This to my mind calls everything you have written into question ... though I MAY try and wade through it once I calm down.

Not name calling at all!!! That's how the military community refers to counterterrorism vs. COIN practitioners. It's not derrogatory at all. CounterT practitioners kill terrorists. COIN practitioners focus on the population - less so on killing terrorists.

Calm. Down.

But unaffordability to the US, as you previously stated, isn't one of them. Focusing on the real political issues this creates is probably more informative.

Did I actually state that this was unaffordable to the US? Actually, I didn't. I said that the Afghan govt had no hope in paying for it, and would thus need $3 billion in payouts.

I never said that amount was too much for the US to gather. But I did say that it would create a bad dynamic.

I'd have more respect for his analysis if he actually followed through on it and called for a withdrawal. As it is, he's trying to have it both ways and failing.

I tend to agree that full withdrawal is better. But I appreciated Stewart for starting the conversation.

you know, steve, i think you're misreading eric's use of the word "killer". it's a term of art; it describes one approach as opposed to other approaches.

here's mcchrystal himself from an npr interview:

npr: Your experience is in the area of special operations. You're basically a hunter-killer. You've hunted down bad guys like Saddam Hussein, but this is a very different fight; it's a counterinsurgency. How is it different from your previous job?

mcchrystal: It's interesting. I did spend an awful lot of time as a counterterrorist, which was in the hunter-killer mode....

http://www.npr.org/templates/story/story.php?storyId=105630899

here's description from u.s. news and world report:

"That has led some to wonder if McChrystal may be more of a bad-guy killer than the gentleman-general counterinsurgency expert, exemplified by General Petraeus...."

http://www.usnews.com/articles/news/iraq/2009/05/18/mcchrystal-represents-a-new-direction-at-the-pentagon-and-in-afghanistan.html

i found those just by googling "mcchrystal killer".

you might want to do that sort of thing yourself next time, instead of switching into outrage mode.

I'm headed out for a family vacation with internet access qustionable, so I can't really fulfill my role as the loyal opposition on this subject, but this point
there is little doubt that Obama would pay a steep political price if he were to withdraw and an attack occurred that had some traceable connection to Afghanistan. While an attack emanating from hubs in, say, Europe or Yemen may be just as (or more) likely, those connections would not prove as damaging despite the underlying reality of the terrorist threat.

hits the nail on the head. Just because some realities may be political, it does not mean that they can be waved aside. I'd also echo steve's point about name calling. It isn't really helpful.

Interesting article by Stewart, although I agree that the policy suggestions are a bit wishy-washy given the implications of his analysis. He wrote a couple of books about his travels in Afghanistan and his time working in the coalition government in Iraq, both of which are quite good.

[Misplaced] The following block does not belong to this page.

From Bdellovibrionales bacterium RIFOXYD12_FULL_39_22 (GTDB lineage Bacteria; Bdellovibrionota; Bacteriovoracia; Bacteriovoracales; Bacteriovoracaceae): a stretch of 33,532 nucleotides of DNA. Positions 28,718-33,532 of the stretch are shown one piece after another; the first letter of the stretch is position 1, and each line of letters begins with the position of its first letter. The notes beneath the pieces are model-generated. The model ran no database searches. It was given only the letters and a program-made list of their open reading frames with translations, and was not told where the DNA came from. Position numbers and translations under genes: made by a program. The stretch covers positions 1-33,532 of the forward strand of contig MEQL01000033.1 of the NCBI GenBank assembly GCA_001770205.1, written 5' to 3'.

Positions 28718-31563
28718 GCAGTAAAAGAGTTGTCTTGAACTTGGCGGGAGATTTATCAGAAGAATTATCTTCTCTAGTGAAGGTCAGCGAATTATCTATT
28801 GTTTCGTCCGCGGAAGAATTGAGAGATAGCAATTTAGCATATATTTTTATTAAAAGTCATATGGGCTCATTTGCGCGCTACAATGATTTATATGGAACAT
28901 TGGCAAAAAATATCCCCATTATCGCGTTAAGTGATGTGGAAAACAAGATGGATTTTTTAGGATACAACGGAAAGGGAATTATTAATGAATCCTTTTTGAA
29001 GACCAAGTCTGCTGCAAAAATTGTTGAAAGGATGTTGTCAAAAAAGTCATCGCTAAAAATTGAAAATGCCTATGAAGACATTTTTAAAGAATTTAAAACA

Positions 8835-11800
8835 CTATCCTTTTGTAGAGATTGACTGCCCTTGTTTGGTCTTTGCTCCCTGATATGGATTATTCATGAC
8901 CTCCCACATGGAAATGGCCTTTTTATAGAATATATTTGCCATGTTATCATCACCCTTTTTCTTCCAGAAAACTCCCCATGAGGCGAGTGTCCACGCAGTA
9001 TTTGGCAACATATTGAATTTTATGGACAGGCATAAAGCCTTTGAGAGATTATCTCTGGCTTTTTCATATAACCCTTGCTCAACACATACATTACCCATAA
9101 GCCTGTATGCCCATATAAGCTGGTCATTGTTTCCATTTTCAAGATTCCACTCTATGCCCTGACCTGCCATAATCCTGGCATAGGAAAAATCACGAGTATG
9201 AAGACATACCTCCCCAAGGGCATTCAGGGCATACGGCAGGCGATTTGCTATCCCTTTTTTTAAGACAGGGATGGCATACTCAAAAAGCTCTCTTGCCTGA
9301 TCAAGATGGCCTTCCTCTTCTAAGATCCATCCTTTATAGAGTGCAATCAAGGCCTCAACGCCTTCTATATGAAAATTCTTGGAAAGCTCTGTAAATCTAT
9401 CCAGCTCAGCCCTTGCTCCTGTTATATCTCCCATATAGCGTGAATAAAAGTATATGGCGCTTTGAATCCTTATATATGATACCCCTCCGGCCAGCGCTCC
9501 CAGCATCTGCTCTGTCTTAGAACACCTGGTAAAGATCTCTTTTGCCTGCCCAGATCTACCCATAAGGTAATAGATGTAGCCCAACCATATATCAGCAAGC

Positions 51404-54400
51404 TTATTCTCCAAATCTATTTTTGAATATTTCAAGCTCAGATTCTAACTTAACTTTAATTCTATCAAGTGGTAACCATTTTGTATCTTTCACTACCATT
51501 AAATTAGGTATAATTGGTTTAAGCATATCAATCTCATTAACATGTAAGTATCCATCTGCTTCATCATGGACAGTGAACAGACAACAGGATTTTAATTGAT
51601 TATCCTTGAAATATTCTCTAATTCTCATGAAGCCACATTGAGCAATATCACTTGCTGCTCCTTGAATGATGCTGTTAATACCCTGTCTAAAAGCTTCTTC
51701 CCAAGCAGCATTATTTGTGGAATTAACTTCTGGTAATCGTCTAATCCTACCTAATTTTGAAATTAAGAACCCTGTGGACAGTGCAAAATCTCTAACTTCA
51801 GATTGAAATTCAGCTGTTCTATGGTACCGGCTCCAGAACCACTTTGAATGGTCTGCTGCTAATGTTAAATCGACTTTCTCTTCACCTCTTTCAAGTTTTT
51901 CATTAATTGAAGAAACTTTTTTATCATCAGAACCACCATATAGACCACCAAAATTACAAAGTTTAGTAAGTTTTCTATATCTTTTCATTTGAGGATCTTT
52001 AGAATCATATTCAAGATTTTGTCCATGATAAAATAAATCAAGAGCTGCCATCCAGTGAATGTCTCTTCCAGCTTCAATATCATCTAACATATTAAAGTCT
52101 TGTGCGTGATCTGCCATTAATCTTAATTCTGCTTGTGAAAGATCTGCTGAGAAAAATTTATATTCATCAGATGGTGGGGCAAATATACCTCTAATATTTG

Eric writes:

"Did I actually state that this was unaffordable to the US? Actually, I didn't. I said that the Afghan govt had no hope in paying for it, and would thus need $3 billion in payouts.

I never said that amount was too much for the US to gather. But I did say that it would create a bad dynamic."

I don't know about 'would create a bad dynamic' -- the Afghan government budget looks like it is pretty dependent on foreign funding right now and for the foreseeable future, with taxes making up about 20% of spending now, before the increase in security force strength. I don't think kicking in another $3 billion on top of the more $2.6 billion currently provided by foreign sources isn't a going to 'create' a bad dynamic. This is already a financially dependent state.

The question here is what actual trade-offs there are: a state with 450,000 security forces financed (cheaply) from abroad vs. a country with a Taliban dominated society, or some intermediate solution. It is not clear that more foreign financing given how much foreign financing is currently going in will lead to a more authoritarian outcome: there are other dynamics at work as well and outcomes are not predetermined by funding levels. On the other hand, making the system work with much less foreign funding or declining security looks like it is not sustainable.

No time now to write more deeply about this, just a plea for you not to skip too many corners in your arguments.

The goals. Britain and the USSR had different goals than the US.

We don't have to defeat the Taliban. The US is only after the Taliban for protecting al-Queda. Once we kill Osama, we can mellow out. We lived with the Taliban in Kabul before, we could again.

But barring such a radical change, all we need is some other Pashtun bastard to take over and keep the Taliban down somewhat. Once Osama is dead, we can call it victory.

No need to install shopping malls, democracy, accountability and all that other foreign stuff.